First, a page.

• GPU Scripting PyOpenCL News RTCG Showcase Overview Being ProductiveWhy do Scripting for GPUs? GPUs are everything that scripting languages are not. Highly parallel Very architecture-sensitive Built for maximum FP/memory throughput → complement each other CPU: largely restricted to control tasks (∼1000/sec) Scripting fast enough Python + CUDA = PyCUDA Python + OpenCL = PyOpenCL slide by Andreas Klockner (NYU) Simpler GPU Programming with Python Andreas Kl¨ckner o PyCUDA: Even
  • GPU Scripting PyOpenCL News RTCG Showcase Overview Being ProductiveHow are High-Performance Codes constructed? “Traditional” Construction of High-Performance Codes: C/C++/Fortran Libraries “Alternative” Construction of High-Performance Codes: Scripting for ‘brains’ GPUs for ‘inner loops’ Play to the strengths of each programming environment. slide by Andreas Klockner (NYU) Simpler GPU Programming with Python Andreas Kl¨ckner o PyCUDA: Even
  • GPU Scripting PyOpenCL News RTCG Showcase Overview Being ProductiveScripting: Python One example of a scripting language: Python Mature Large and active community Emphasizes readability Written in widely-portable C A ‘multi-paradigm’ language Rich ecosystem of sci-comp related software slide by Andreas Klockner (NYU) Simpler GPU Programming with Python Andreas Kl¨ckner o PyCUDA: Even
  • Intro GPUs Scripting Hands-on Intro Example Working with PyCuda A peek under the hoodScripting Languages Python: is discoverable and interactive. has comprehensive built-in functionality. manages resources automatically. uses run-time typing. works well for “gluing” lower-level blocks together. o slide by Andreas Klockner (NYU) Nicolas Pinto (MIT) and Andreas Kl¨ckner (Brown) PyCuda Tutorial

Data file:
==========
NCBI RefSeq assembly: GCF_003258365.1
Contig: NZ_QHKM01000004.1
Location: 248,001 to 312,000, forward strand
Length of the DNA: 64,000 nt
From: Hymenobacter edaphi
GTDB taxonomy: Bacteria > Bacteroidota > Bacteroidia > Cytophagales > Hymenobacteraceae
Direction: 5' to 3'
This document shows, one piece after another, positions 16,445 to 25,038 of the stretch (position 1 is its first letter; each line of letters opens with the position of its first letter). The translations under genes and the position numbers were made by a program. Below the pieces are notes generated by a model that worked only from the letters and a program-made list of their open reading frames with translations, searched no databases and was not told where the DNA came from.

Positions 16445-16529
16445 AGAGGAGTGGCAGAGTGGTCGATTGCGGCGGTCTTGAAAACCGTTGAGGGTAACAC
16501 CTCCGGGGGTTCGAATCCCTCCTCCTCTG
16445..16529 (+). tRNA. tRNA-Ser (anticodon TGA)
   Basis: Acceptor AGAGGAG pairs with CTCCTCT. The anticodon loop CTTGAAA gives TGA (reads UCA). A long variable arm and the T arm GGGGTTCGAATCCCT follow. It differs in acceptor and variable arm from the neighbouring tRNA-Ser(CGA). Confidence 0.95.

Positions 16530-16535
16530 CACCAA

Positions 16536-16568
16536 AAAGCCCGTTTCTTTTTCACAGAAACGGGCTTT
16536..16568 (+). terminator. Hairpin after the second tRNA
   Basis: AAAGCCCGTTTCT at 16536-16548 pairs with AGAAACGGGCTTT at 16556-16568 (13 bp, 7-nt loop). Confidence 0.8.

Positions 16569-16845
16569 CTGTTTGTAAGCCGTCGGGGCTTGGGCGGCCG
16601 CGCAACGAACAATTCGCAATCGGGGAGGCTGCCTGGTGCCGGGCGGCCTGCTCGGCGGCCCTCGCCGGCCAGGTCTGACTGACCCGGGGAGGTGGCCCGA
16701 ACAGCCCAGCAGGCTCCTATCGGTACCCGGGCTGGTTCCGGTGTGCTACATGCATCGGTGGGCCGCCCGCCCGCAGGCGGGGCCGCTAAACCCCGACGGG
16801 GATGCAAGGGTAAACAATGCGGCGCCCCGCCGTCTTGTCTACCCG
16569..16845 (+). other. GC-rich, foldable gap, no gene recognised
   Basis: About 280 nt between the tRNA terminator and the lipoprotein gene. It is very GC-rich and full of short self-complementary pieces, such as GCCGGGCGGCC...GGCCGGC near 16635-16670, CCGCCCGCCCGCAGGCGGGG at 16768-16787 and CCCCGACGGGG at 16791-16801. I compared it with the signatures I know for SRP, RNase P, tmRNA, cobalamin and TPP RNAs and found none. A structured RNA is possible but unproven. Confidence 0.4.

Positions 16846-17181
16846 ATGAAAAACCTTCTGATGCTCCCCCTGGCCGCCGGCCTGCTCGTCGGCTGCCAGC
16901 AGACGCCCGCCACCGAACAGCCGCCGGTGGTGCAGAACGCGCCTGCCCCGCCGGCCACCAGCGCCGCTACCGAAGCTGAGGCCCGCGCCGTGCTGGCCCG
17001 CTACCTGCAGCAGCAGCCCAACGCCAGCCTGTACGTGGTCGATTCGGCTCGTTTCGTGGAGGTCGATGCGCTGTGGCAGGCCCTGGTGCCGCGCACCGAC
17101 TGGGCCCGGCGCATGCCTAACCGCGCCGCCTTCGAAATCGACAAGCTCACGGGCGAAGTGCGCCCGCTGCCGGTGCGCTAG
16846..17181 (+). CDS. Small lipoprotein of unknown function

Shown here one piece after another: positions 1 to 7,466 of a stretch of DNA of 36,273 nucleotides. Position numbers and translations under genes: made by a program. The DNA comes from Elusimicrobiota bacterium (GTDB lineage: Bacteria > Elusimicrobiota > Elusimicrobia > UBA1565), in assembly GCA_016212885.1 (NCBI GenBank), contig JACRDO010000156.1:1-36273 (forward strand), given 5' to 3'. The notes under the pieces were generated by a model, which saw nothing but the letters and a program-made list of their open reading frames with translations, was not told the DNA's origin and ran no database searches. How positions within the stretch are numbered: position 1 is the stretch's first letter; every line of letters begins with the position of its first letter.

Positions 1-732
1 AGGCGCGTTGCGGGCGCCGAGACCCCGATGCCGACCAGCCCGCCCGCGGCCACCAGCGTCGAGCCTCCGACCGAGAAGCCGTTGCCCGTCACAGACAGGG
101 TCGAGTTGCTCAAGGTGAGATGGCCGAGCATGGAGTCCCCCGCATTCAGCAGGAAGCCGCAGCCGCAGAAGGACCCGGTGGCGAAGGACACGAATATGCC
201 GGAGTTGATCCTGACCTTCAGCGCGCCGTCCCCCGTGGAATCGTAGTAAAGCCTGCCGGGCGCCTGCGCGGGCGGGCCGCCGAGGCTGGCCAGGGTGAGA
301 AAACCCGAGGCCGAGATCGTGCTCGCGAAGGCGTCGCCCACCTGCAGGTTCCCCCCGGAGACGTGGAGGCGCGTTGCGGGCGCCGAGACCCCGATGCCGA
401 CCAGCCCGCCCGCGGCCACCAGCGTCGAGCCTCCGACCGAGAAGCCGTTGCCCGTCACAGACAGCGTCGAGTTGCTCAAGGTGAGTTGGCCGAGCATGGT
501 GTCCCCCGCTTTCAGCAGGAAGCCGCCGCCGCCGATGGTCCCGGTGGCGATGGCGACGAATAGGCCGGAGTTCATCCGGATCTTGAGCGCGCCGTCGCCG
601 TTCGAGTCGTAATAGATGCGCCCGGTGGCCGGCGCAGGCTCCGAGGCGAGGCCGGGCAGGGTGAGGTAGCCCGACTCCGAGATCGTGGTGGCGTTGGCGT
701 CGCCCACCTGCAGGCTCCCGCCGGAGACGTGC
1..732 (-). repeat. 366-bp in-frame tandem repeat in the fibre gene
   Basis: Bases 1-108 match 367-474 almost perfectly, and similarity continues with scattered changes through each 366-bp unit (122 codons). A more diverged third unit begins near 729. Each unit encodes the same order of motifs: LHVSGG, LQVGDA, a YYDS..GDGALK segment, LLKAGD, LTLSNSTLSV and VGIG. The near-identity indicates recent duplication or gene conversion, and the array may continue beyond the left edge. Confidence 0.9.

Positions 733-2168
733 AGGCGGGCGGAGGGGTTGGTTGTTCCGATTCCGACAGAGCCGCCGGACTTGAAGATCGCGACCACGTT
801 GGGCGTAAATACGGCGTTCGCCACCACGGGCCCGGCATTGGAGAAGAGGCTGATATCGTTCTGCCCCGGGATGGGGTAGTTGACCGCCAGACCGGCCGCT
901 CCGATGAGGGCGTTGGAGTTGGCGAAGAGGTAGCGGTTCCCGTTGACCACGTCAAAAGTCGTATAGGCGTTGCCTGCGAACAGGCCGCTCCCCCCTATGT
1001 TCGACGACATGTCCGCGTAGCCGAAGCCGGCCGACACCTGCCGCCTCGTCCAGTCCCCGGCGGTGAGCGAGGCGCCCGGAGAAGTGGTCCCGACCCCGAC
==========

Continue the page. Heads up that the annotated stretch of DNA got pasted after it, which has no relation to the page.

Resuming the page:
• Intro GPUs Scripting Hands-on Intro Example Working with PyCuda A peek under the hoodScripting: Goals Scripting languages aim to reduce the load on the programmer: Reduce required knowledge Encourage experimentation Eliminate sources of error Encourage abstraction wherever possible Value programmer time over computer time Think about the tools you use. Use the right tool for the job. o slide by Andreas Klockner (NYU) Nicolas Pinto (MIT) and Andreas Kl¨ckner (Brown) PyCuda Tutorial
  • Intro GPUs Scripting Hands-on Intro Example Working with PyCuda A peek under the hoodScripting: Goals Scripting languages aim to reduce the load on the programmer: Reduce required knowledge Encourage experimentation Eliminate sources of error Encourage abstraction wherever possible Value programmer time over computer time Think about the tools you use. Use the right tool for the job. Nicolas Pinto (MIT) and Andreas Kl¨ckner (Brown) o PyCuda Tutorial
  • Intro GPUs Scripting Hands-on Intro Example Working with PyCuda A peek under the hoodScripting: Goals Scripting languages aim to reduce the load on the programmer: Reduce required knowledge Encourage experimentation Eliminate sources of error Encourage abstraction wherever possible Value programmer time over computer time Think about the tools you use. Use the right tool for the job. Nicolas Pinto (MIT) and Andreas Kl¨ckner (Brown) o PyCuda Tutorial